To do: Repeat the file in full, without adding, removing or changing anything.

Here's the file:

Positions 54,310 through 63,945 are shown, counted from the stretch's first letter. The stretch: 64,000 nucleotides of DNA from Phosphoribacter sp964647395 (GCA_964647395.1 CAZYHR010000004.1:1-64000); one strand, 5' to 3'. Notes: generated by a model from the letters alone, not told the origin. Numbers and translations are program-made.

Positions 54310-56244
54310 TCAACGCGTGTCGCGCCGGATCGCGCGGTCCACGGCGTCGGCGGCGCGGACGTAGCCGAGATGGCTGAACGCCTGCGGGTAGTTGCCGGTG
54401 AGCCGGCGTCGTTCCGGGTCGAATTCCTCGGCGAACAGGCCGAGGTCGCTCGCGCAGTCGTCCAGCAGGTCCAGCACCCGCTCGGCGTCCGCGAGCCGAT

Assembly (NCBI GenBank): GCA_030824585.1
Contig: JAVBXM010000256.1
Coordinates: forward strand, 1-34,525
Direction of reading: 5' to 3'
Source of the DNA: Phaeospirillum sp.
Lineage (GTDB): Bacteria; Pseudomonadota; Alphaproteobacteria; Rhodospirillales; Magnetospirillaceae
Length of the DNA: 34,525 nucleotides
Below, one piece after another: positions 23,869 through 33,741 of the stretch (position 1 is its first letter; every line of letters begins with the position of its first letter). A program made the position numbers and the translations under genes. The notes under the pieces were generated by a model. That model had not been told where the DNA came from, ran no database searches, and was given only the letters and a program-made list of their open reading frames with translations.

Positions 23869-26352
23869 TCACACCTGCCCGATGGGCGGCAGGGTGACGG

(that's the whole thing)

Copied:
Positions 54,310 through 63,945 are shown, counted from the stretch's first letter. The stretch: 64,000 nucleotides of DNA from Phosphoribacter sp964647395 (GCA_964647395.1 CAZYHR010000004.1:1-64000); one strand, 5' to 3'. Notes: generated by a model from the letters alone, not told the origin. Numbers and translations are program-made.

Positions 54310-56244
54310 TCAACGCGTGTCGCGCCGGATCGCGCGGTCCACGGCGTCGGCGGCGCGGACGTAGCCGAGATGGCTGAACGCCTGCGGGTAGTTGCCGGTG
54401 AGCCGGCGTCGTTCCGGGTCGAATTCCTCGGCGAACAGGCCGAGGTCGCTCGCGCAGTCGTCCAGCAGGTCCAGCACCCGCTCGGCGTCCGCGAGCCGAT

Assembly (NCBI GenBank): GCA_030824585.1
Contig: JAVBXM010000256.1
Coordinates: forward strand, 1-34,525
Direction of reading: 5' to 3'
Source of the DNA: Phaeospirillum sp.
Lineage (GTDB): Bacteria; Pseudomonadota; Alphaproteobacteria; Rhodospirillales; Magnetospirillaceae
Length of the DNA: 34,525 nucleotides
Below, one piece after another: positions 23,869 through 33,741 of the stretch (position 1 is its first letter; every line of letters begins with the position of its first letter). A program made the position numbers and the translations under genes. The notes under the pieces were generated by a model. That model had not been told where the DNA came from, ran no database searches, and was given only the letters and a program-made list of their open reading frames with translations.

Positions 23869-26352
23869 TCACACCTGCCCGATGGGCGGCAGGGTGACGG